"The Republic We Did Not Keep"




Paul Andrew Mitchell, B.A., M.S.

Private Attorney General, 18 U.S.C. 1964


June 10, 2020 A.D.


All Rights Reserved (cf. UCC 1-308)



There was a rather intense debate, mostly philosophical,

when the U.S. Supreme Court issued a series of decisions

which came to be known as The Insular Cases circa 1901.


The most infamous of those cases was Downes v. Bidwell,

decided 5-to-4.


My late mentor, John Knox, privately shared with me his suspicion

that the swing vote had been bribed.  There was a certain amount

of circumstantial evidence to support John's suspicion.


A careful but tedious reading of all the opinions reveals that

the majority of 5 all got it wrong, and the 4 dissenters got it right.


One instance of that evidence was the brilliant dissent by

Associate Justice Harlan:





Our political science professor at UCLA impressed me one day

when he encouraged the entire class to pay close attention to

dissenters on the U.S. Supreme Court.  The obvious implication,

of course, was that dissenters do get it right, on numerous occasions.


Professor Richard Longaker was twice voted undergraduate

teacher of the year at UCLA.  One had to arrive at his first class

very early to secure a seat.  The Fire Marshal would always show up

just before class started, to order students -- sitting in the aisles

and standing in the back -- out of the room because room capacity

was exceeded.  Longaker beamed.


The main problem with the majority in Downes v. Bidwell was their

failed attempt to circumvent the U.S. Constitution, with specious

and circular logic.  The primary reason for that failed attempt

was their unfounded assertion that the Constitution did not

apply in Federal Territories or Possessions acquired

by conquest or treaty.


This was a very strange assertion, occurring as it did circa 1901.

It was rendered strange, and ultra vires, because Congress

had expressly extended the entire U.S. Constitution into all

Federal Territories, even future Federal Territories, in the

year 1873:




That one Act of Congress had effectively rendered the

resulting "Downes Doctrine" ultra vires 30 years before the fact!

For several Federal Judges, we paraphrased that Doctrine

like this:


"The Constitution of the United States does not extend

beyond the limits of the States united by and under that Constitution."


Several years later, in Hooven & Allison v. Evatt,

the Supremes elaborated that Doctrine with very similar language

which we paraphrased like this:


"The guarantees of the Constitution extend into the federal zone

only as Congress makes those guarantees applicable there."


In other words, in Hooven the Supremes erred again by

fabricating the fallacy that constitutional guarantees do

NOT automatically exist in any Federal enclaves, Territories

or Possessions.  Those guarantees exist there only if

and only when Congress decides to extend them there.


Once again, in its Act of 1871, Congress expressly extended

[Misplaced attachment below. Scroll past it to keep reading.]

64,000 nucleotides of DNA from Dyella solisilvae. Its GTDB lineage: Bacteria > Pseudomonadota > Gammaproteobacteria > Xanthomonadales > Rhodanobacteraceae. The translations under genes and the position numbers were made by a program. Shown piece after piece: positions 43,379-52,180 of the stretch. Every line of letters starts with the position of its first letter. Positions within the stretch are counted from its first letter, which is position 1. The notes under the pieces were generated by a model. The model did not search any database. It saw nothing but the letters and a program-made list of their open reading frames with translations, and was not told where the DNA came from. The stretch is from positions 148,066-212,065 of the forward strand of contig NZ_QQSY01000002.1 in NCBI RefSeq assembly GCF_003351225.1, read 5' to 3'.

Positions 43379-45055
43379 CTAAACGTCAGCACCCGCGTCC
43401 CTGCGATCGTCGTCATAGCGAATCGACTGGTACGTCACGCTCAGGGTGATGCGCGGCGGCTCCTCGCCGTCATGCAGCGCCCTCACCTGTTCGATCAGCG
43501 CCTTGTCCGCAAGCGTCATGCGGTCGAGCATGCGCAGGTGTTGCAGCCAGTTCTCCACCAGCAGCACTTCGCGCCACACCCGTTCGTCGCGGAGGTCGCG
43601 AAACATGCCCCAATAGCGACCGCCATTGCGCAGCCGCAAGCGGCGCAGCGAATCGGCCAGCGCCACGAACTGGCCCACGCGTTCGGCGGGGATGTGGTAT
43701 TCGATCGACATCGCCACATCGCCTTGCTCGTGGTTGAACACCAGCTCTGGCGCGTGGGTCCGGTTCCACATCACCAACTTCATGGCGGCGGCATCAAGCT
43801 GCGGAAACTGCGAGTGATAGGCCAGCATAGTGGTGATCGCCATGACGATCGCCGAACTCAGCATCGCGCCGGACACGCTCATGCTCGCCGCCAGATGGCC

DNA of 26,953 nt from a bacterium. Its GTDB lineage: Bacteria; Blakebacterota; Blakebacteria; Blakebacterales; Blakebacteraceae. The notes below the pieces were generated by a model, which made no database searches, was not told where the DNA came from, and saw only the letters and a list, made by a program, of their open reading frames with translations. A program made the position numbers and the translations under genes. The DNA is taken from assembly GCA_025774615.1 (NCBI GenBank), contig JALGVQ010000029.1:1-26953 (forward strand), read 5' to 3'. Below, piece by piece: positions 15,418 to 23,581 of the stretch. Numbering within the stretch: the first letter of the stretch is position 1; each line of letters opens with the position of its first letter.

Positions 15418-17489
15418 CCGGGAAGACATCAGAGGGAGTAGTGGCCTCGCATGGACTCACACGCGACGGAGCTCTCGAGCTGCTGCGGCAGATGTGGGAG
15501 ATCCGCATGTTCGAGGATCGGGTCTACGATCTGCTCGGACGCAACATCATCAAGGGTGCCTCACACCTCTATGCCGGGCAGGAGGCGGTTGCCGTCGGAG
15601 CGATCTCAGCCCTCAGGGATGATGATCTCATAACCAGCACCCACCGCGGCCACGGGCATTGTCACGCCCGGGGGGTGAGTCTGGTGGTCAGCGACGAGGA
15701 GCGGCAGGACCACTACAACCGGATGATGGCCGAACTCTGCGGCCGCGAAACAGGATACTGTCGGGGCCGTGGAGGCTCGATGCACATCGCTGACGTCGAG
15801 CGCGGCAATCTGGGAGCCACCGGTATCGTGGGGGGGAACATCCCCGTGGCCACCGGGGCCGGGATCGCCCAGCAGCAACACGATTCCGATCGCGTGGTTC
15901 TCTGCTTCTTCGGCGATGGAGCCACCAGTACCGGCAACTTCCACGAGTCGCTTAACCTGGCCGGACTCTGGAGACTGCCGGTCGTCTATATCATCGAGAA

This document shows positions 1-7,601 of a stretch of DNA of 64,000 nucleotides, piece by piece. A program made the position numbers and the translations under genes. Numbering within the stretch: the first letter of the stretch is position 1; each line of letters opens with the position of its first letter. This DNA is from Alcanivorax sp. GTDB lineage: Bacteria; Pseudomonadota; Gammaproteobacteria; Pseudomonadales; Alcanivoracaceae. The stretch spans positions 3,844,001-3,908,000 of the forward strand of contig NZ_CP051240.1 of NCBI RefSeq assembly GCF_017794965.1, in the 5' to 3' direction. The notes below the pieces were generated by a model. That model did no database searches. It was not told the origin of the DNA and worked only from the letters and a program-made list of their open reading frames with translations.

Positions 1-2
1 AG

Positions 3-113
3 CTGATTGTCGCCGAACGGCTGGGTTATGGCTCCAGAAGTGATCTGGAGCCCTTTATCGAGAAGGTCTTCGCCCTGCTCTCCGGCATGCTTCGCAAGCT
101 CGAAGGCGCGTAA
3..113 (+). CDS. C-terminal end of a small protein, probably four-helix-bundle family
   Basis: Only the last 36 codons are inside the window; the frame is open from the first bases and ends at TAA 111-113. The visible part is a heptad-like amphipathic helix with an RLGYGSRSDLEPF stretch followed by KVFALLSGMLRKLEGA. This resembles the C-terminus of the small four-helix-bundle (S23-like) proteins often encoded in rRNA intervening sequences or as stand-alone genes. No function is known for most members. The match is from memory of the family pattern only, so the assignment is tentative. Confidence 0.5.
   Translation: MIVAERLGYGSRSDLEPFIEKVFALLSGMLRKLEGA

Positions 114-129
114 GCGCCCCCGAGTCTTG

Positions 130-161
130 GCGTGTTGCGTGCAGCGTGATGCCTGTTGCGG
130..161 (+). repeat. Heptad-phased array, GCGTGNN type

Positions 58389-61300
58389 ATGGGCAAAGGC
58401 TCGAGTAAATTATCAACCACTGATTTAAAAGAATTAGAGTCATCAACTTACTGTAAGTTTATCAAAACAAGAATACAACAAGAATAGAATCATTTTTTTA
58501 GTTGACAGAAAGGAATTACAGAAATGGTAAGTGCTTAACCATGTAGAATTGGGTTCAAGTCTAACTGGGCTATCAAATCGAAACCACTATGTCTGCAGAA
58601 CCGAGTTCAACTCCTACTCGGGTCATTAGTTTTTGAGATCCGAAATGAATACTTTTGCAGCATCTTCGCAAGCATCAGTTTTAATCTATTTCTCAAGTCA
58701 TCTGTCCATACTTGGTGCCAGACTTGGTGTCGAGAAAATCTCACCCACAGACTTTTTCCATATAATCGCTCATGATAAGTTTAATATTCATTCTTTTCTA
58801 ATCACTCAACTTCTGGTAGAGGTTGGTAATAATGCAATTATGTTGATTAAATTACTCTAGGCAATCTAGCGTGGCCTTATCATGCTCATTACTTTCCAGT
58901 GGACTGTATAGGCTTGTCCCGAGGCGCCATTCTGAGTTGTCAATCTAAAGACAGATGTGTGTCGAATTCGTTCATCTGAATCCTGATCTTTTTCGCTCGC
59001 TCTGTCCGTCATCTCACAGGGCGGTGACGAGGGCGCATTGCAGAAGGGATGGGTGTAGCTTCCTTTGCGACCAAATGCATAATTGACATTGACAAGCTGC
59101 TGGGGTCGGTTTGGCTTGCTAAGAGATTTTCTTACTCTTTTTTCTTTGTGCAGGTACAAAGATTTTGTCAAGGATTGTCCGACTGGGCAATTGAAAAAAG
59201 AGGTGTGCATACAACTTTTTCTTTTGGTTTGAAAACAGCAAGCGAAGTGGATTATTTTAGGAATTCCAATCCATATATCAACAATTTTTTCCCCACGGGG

the entire U.S. Constitution into the District of Columbia,

rendering that Hooven holding ultra vires some 74 years

before the fact:




Another way of proving a fallacious majority in Downes v. Bidwell

was an anonymous critique of The Insular Cases which just happened

to get published in the Harvard Law Review.  We quoted that critique

at length in Chapter 12 of "The Federal Zone":




Begin reading at "The Absence of Judicial Precision".


In the voluminous annals of American constitutional jurisprudence,

that critique is so devastating, it should be no surprise why the

author chose to remain anonymous.  Subsequent American history

is replete with instances of such whistleblowers suddenly departing

this planet.


This writer has spent more than 30 years drawing the attention

of the entire American legal profession to the Guarantee Clause

in the U.S. Constitution.  That Clause was ratified before

the Bill of Rights, and it has never been amended e.g.:




How did it happen, therefore, that the American legal profession

has ganged up to violate, ignore and even emasculate that

Guarantee Clause?


You need to look no further than the past and present

occupants of U.S. Supreme Court seats.


They refer to themselves as "Justices".


As of today, The Credential Investigation has assembled

verifiable evidence fully justifying the painful conclusion that

there is presently no legal quorum at the U.S. Supreme Court:



("any six of whom shall constitute a quorum")




A dissenter with all 4 valid credentials is clearly out-numbered

by High Court "robes" like Brett Kavanaugh, who was recently

served with a NOTICE OF DEFAULT via first class U.S. Mail:






Further reading:


















Sincerely yours,
/s/ Paul Andrew Mitchell, B.A., M.S.
Private Attorney General, Civil RICO: 18 U.S.C. 1964;

Agent of the United States as Qui Tam Relator (4X),

Federal Civil False Claims Act: 31 U.S.C. 3729 et seq.

All Rights Reserved ( cf. UCC 1-308 https://www.law.cornell.edu/ucc/1/1-308 )